It's not every day that we see a Cajun/Creole chain make its way to our state — there aren't many such places in general. Recently however, West Little Rock saw the arrival of J. Gumbo's, the first branch of a nationwide operation to hit Arkansas. The restaurant is situated inconspicuously in a small strip mall off Cantrell Road, fairly easy to pass by if you don't know what to look for. Inside, you'll find a fast-casual operation, where you step up to the long glassed-in counter, place your order, and walk down the line as your food is assembled in front of you, like a Cajun version of Subway.
The majority of J. Gumbo's entrees are various forms of gumbos served over rice with a side of soft French bread. One of the more attractive aspects of their setup is that the servers let you sample any dish available before you decide what to order.
We've been most impressed with J. Gumbo's spicier chicken stews, which it's conveniently arranged down one column of the menu. The "Voodoo Chicken" ($7) is a boldly flavored and robust dish of shredded chicken cooked in garlic and olive oil with a spicy tomato sauce blend. It was as spicy as advertised. Even better was the "Drunken Chicken" ($7). The dish is also spicy, with a slow steady burn across the tongue throughout the devouring of the dish. It was also shredded chicken, slowly stewed in beer and a blend of classic Cajun spices, including cayenne, oregano, paprika, and black pepper, on a bed of fluffy white rice. The beer imparted a faint sweetness that blended beautifully with the spiced meat. Topped with a heap of sharp cheddar cheese and cool sour cream, the dish is reminiscent of a spicy chicken chili. The whole thing was splendid — exciting flavors, served hot and fresh.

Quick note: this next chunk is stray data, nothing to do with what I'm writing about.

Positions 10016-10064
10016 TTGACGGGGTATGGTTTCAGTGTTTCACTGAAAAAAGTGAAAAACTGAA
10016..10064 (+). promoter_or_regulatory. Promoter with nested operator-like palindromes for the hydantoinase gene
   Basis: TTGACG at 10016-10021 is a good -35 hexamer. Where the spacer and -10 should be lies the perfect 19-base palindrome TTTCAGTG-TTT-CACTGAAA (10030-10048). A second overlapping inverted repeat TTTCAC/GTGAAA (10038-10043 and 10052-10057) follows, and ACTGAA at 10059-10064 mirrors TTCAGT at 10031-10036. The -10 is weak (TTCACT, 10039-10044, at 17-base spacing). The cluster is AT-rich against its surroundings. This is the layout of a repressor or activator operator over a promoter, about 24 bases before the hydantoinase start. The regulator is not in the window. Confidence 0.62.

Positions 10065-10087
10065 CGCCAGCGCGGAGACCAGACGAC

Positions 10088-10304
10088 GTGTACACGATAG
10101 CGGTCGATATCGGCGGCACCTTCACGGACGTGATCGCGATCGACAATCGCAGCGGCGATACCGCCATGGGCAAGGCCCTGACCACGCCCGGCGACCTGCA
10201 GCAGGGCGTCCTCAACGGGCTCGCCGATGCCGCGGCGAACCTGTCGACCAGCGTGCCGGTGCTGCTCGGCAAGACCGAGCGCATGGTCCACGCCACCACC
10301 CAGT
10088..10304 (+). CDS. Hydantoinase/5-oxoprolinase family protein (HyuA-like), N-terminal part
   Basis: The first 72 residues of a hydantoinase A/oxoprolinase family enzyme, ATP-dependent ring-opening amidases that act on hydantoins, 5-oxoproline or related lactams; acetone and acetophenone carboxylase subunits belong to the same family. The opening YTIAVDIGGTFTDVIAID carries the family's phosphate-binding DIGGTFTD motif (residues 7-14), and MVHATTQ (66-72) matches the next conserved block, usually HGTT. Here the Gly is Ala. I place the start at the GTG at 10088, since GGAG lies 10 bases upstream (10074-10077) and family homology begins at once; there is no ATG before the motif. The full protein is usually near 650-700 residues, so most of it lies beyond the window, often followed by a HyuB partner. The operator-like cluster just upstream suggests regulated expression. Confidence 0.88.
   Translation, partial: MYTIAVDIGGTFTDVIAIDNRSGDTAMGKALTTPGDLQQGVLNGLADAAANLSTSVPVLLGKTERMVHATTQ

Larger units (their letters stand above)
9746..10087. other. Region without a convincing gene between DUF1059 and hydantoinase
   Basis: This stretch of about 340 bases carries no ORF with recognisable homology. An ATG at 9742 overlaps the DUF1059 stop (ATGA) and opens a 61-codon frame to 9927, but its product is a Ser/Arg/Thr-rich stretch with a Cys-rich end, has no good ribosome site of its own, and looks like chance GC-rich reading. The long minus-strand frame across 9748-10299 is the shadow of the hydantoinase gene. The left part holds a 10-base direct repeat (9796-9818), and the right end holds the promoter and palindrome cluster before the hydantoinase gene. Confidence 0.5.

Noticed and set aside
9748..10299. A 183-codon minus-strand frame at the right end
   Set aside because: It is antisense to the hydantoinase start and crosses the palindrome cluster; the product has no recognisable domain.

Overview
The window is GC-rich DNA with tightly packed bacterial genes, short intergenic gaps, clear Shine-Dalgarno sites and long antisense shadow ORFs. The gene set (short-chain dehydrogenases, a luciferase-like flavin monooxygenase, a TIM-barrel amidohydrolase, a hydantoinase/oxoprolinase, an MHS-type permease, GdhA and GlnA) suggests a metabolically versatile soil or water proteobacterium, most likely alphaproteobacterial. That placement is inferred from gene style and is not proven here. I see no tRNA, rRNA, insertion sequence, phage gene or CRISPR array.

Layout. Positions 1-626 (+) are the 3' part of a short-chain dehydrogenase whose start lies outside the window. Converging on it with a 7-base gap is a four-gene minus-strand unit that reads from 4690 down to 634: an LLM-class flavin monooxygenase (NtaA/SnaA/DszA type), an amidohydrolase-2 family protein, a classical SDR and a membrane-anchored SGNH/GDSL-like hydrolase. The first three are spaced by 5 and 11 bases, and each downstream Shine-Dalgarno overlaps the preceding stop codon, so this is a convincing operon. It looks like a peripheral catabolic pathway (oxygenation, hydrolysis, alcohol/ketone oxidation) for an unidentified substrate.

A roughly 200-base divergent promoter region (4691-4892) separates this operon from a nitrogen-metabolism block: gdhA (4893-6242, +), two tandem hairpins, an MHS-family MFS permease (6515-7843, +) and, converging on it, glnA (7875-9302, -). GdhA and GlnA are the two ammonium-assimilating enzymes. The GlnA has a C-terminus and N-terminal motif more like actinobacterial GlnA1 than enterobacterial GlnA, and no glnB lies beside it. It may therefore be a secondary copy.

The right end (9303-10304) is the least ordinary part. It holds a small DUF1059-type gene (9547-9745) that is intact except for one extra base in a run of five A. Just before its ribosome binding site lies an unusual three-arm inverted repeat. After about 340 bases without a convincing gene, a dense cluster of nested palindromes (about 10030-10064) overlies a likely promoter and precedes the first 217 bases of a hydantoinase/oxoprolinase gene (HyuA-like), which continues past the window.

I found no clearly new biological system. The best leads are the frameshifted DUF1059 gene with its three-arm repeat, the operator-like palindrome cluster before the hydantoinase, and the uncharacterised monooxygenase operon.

Next, we sampled another popular chicken dish, the "Bourbon Street Chicken" ($7). This was much milder and sweeter than one might expect based on its reference to the legendarily raucous New Orleans landmark strip. The chicken comes soaked in a sweet, almost fruity hoisin-like sauce, tempered by the flavors of butter and a mild, salty seasoning. It wasn't much to look at, but the taste was fantastic. We were also intrigued by the highly recommended "Bumblebee Stew" ($6.75). This vegetarian-friendly mix of yellow corn, onion, black beans, and stewed tomatoes was wonderful on its own, but it was suggested we grab a little to mix with our other entrees — a wise decision, indeed. We were pleased with this combination of vegetables and sweet corn that went so well with our spicier chicken dishes.
Being that J. Gumbo's touts itself as a "Cajun" joint, we were determined to sample some of the more classic bayou-born dishes one would typically associate with such an establishment. Its version of gumbo ($6.75) is a dark brown roux with onions and bell peppers. It's a thinner broth than many of J. Gumbo's other stews, but it's hearty and flavorful. It comes chock-full of tender chicken and slices of andouille sausage and makes for a sizable meal when topped with a scoop of rice. We were less enamored with its shrimp etoufee ($6.75), in a golden-yellow roux that we found a little bland, overly thick and goopy. The shrimp played a very minor, non-contributory role in the dish and we found ourselves hoping for just a bit more flavor from an item so essential to the culture's culinary fabric.
New Orleans is more than 400 miles from Little Rock. Not a terribly far distance for Arkansans to travel when craving the authentic flavors of "The Big Easy" and her surrounding parishes, but not a trip many can make regularly. In between trips, J. Gumbo's stands as a decent substitute for some of the tastes one might find in those parts. Diners will find the portions to be generous, the service amiable and gracious, and food served up in a timely manner. It's an ideal spot for hurried business folk stopping in for a quick lunch or for family-friendly dining any night of the week.
12911 Cantrell Road
11 a.m. until 9 p.m. Monday through Saturday, 11 a.m. until 8 p.m. Sunday.
Beer only, credit cards accepted.